New research has proposed that Bitcoin, if it grows at similar rates as other new-age technologies in their time, such as credit cards, could single-handedly raise global average temperatures by 2ºC by 2033.
Researchers at the University of Hawaii used data on the energy efficiency of current Bitcoin mining practices and the carbon footprint of electricity production in the countries where mining happens.
According to the study’s findings, Bitcoin mining alone contributed an estimated 69 million metric tonnes of CO2 last year. This amounts to roughly one percent of the emissions from energy production worldwide – for less than 0.05 percent of the world’s currency.
The study, published in Nature Climate Change, adds data and evidence to support concerns about the environmental footprint of growing cryptocurrency mining.
Where does energy get consumed in cryptocurrency?
The bulk of energy used by Bitcoin transactions goes into maintaining a secure digital record, the blockchain. The blockchain uses a network of computers to run its complex mathematical problems – or ‘mining’ – to verify one unit or ‘block’ of new transactions every 10 minutes.
This data is mined by ‘miners’ – people with expertise, software and hardware requirements to work with cryptocurrency.
Bitcoin mining is, by design, meant to consume more and more resources as time passes. Where earlier you could mine tens of thousands of Bitcoins with just a laptop, you will now need lakhs on bespoke hardware just to mine at a profitable rate. Some companies and individuals run server farms running some of the most powerful computer hardware around.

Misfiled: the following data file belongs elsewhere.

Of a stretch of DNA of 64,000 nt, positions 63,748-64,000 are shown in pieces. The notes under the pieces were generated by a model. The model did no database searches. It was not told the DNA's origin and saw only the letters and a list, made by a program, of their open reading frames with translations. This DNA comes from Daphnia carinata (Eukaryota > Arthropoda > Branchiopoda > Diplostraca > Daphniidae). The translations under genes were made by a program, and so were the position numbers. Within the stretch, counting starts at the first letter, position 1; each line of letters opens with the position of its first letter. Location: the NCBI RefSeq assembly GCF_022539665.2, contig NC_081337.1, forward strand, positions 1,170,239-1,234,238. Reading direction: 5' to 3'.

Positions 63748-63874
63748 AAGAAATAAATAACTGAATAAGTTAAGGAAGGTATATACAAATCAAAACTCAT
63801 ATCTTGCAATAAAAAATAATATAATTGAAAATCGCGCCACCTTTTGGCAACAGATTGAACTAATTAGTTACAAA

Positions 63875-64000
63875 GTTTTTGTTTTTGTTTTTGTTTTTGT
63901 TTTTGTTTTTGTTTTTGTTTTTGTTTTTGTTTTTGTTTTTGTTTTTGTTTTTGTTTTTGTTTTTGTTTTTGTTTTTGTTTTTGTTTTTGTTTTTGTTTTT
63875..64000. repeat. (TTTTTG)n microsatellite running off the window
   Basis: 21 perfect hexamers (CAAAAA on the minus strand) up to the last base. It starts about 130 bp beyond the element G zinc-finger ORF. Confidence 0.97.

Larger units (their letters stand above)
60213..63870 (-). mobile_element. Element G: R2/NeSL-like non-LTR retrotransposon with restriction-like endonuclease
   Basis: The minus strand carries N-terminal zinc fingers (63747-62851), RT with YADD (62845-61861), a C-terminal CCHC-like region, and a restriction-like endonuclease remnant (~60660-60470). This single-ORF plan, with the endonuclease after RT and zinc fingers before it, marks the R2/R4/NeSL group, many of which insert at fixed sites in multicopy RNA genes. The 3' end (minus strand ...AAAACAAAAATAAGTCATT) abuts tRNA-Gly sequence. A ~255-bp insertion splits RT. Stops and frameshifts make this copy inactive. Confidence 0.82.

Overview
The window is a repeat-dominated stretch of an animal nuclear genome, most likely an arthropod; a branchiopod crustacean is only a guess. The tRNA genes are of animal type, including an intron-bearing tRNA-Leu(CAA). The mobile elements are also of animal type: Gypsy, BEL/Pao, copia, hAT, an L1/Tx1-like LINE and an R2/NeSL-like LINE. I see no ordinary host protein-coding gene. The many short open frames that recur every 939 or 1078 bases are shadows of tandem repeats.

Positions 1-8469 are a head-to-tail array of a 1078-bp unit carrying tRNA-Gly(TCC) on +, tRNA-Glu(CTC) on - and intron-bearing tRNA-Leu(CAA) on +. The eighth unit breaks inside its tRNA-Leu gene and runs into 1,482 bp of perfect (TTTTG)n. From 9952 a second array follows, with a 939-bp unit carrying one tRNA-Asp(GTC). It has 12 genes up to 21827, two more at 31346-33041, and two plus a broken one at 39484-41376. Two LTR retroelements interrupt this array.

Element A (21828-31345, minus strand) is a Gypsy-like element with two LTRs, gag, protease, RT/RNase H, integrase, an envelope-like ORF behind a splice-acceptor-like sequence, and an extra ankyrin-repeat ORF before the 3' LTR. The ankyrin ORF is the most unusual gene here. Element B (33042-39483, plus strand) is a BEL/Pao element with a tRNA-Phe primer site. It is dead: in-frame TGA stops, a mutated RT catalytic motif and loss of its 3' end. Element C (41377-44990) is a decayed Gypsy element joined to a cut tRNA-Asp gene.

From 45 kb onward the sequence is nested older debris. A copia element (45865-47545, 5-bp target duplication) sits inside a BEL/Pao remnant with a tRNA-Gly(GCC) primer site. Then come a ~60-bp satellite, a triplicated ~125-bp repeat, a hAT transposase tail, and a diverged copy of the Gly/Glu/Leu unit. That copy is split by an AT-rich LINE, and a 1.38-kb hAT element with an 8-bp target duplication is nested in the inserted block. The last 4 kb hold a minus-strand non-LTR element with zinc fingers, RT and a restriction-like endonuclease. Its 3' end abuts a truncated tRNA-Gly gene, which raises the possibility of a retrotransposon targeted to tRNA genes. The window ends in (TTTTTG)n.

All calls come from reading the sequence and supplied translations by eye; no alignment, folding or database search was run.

Concerns over Bitcoin’s energy consumption
Cryptocurrency miners consume large amounts of energy, and this energy is expensive – 90 percent of operating costs, according to reports. The growing industry spends 60 percent of its revenue on electricity bills, Alex de Vries, an economist and blockchain specialist, writes in the Digiconomist.
In the event that cryptocurrency grows to dominate the currency market someday, the network would likely grow with it. This would mean costlier coins, more computers, and more energy is used to mine.
“But the relatively new technology… like computers, trains and automobiles (when they emerged)… is energy-intensive,” Katrina Kelly-Pitou, a researcher at the University of Pittsburgh studying clean energy technology, writes in the Conversation.
“Over time, all of these have become more efficient, a natural progression of any technology – saving energy equates to saving costs.”
However, in light of the recently-released IPCC report on Climate Change, time and temperature rise could be costly to the planet’s immediate future.
The report highlights the many drastic changes that can be expected from even a o.5ºC rise in global temperatures by the end of the 21st century.
“Reducing emissions to keep warming below 2ºC is already regarded as a very difficult challenge,” the new study says.
The study warns that cryptocurrency’s impact over the 16-23 years suggests that, like many other climate change contributors, it needs to prioritise curbing emissions – avoid adding fuel to a fire already proving difficult to put out.
“This is another pretty shocking find relating to Bitcoin’s energy consumption,” de Vries told Motherboard.
“We already knew the electricity demand was extreme, but we didn’t yet have a clear picture of the environmental impact of this.”